As I finished high school and headed off to college, the sports finished, but my late-night snacking habits did not finish with them. For the first two years, I put my health on the back-burner and gradually gained a lot more than just the 'standard' fifteen pounds that comes with dorm life.

The summer following sophomore year, I lost about 15 lbs through extra walking and consuming less sugar. Then I gained it all back again, and some more.

This is the pattern that it has tended to follow, and from what I can tell from my research, this is very common among women with PCOS. There are all sorts of diets recommended for weight loss success, but the only one I have found to be successful for myself, is a dairy-free, refined-sugar free (or light) and low-GI diet. I'd also mention that I've been a pescatarian for about 10 years, so no meat for me.

Having high cholesterol means I need to watch my saturated fats and keep them to a minimum, as well as limiting sugar intake. I cannot stress to you how hard this is for me. I have such a sweet tooth that some days it feels near impossible. The only solution I have found is sticking it out for one week, and then it gets easier. But that week is basically hell for me. I'll expand on my diet staples for balancing cholesterol and satisfying my sweet tooth below.

As I previously mentioned, the diet that works for me is low-GI as well as dairy-free and refined-sugar free. A few of my favourite foods to balance my cholesterol are: salmon, chia seeds (these little guys are so versatile!!), flax seeds, oats, almonds, the list goes on...

As far as low-GI goes, the biggest change for me is switching white carbs for wholegrains and complex carbohydrates. White pasta and flour do very little for you nutritionally speaking. Loading up on fibre is so key with PCOS. It balances the sugar in food, so that the energy is released more slowly and lasts longer, keeping you fuller for longer. Simple carbs, like cakes and pastries as well as white pasta, acts as a sugar burst and you'll end up feeling a crash and then you'll just be hungry again. It's a toxic cycle and I find it frustrating all. the. damn. time.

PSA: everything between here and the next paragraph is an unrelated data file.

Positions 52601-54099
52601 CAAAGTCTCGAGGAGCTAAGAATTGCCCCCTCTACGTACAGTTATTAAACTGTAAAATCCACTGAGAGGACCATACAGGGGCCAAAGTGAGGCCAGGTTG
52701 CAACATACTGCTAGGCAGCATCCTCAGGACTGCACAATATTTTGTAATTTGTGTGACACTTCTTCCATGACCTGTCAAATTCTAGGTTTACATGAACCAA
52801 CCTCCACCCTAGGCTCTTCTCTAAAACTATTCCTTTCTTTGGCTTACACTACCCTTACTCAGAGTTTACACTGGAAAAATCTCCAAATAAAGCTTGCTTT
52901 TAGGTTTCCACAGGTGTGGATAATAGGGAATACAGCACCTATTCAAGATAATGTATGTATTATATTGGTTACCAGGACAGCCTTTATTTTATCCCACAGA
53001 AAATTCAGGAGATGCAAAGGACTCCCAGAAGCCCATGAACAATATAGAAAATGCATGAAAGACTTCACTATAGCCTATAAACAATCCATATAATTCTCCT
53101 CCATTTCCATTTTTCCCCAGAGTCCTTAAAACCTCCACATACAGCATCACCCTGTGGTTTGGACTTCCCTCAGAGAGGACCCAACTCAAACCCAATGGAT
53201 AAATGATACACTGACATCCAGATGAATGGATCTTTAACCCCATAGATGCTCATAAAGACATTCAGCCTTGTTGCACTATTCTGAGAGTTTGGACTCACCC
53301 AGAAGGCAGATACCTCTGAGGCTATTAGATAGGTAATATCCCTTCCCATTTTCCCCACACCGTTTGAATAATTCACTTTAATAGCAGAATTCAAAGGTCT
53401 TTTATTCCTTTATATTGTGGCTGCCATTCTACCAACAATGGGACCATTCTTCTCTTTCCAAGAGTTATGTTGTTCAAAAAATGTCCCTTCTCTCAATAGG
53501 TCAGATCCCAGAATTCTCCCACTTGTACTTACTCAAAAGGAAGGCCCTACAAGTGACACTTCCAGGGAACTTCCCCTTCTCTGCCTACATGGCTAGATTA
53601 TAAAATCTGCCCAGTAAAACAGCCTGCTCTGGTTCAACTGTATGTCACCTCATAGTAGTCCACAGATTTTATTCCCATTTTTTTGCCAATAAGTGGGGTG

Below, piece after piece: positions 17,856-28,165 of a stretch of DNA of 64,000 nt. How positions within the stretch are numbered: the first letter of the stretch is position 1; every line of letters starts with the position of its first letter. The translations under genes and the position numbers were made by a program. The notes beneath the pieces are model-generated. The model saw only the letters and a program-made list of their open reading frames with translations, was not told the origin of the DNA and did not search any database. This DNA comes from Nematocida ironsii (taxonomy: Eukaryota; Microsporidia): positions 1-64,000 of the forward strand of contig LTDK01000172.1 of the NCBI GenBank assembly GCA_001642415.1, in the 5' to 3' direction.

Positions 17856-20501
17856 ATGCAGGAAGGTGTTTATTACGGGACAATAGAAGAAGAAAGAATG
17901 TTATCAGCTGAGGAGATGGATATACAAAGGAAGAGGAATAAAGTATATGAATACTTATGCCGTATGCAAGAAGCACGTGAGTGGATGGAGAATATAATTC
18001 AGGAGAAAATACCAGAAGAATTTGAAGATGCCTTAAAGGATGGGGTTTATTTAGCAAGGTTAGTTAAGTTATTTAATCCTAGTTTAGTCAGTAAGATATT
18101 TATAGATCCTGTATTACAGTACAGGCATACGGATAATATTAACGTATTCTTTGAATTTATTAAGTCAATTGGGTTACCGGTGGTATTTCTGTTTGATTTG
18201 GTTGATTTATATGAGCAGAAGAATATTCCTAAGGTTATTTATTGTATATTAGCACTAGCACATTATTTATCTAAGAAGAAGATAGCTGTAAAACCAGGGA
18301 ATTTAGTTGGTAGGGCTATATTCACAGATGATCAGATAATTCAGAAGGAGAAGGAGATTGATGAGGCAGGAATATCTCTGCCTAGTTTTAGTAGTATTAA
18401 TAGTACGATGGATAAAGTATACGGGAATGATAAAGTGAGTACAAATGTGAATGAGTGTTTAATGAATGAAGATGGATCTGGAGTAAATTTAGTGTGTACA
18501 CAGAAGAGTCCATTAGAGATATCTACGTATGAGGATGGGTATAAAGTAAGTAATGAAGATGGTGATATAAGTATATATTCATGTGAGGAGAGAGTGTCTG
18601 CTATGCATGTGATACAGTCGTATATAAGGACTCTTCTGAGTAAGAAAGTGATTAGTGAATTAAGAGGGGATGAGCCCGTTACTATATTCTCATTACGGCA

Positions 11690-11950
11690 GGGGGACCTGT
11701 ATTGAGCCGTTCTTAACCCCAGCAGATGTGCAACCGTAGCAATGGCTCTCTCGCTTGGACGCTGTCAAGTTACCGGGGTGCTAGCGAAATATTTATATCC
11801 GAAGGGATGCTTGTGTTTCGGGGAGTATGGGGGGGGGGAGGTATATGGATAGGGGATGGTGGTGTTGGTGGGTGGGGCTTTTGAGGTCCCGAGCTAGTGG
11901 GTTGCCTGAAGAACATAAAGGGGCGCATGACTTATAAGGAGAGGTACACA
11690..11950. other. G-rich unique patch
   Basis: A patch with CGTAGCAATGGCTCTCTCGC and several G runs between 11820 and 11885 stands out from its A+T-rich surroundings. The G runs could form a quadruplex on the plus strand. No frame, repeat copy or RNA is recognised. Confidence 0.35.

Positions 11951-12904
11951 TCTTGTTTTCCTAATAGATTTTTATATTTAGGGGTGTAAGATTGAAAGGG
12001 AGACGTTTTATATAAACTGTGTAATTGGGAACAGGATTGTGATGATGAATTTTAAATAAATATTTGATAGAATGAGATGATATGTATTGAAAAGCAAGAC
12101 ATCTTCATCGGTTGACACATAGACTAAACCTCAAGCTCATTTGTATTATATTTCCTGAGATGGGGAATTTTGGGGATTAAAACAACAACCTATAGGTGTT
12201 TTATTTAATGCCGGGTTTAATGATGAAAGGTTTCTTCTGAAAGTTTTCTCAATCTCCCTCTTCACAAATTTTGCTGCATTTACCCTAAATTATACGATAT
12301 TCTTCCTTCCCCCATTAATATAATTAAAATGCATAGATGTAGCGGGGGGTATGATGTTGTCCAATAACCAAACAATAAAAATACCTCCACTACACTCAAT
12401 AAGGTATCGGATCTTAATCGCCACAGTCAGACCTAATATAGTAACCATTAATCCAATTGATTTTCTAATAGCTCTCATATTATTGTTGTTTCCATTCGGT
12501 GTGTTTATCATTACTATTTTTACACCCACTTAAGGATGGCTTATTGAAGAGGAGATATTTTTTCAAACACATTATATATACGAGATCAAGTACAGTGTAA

I also love to walk. I aim for 45-60 minutes every day. Sometimes this feels ridiculous and I just climb into bed at 4pm when classes finish, but it's another thing that is a great habit to have. Once you can do it for a week, it'll be much easier to do from then on out.

I also want to mention something that I feel is important to acknowledge: I have dealt with emotional eating for a good ten years or so. It can be really shitty and gets me feeling down regularly. I'll have one good day and then the next I'm feeling stressed out and deprived, so I'll stop at the store and buy everything sweet in sight. And regret it approximately five seconds after I've eaten every last morsel. I just feel that it's important to acknowledge that a journey to health and a balanced lifestyle is really tough. I've found that everyone deals with this on some level, so just be kind to yourself and treat your body with the respect it deserves. Living with PCOS is life long, so quick diets and solutions just won't work. Take your time to figure out what works for you.


I'd like to end this post by sharing some of my favourite quote when it comes to fighting PCOS.
"A little progress each day adds up to big results." Some days it is so bloody hard just to make small changes, but even the tiniest change each day can amount to something wonderful over time. So take your time, find your balance, and smile big!

If you also have PCOS, I hope this post has helped you to feel that you are not alone in your struggle!

x B
© The North Wind. All rights reserved.
Blogger Template Designed by pipdig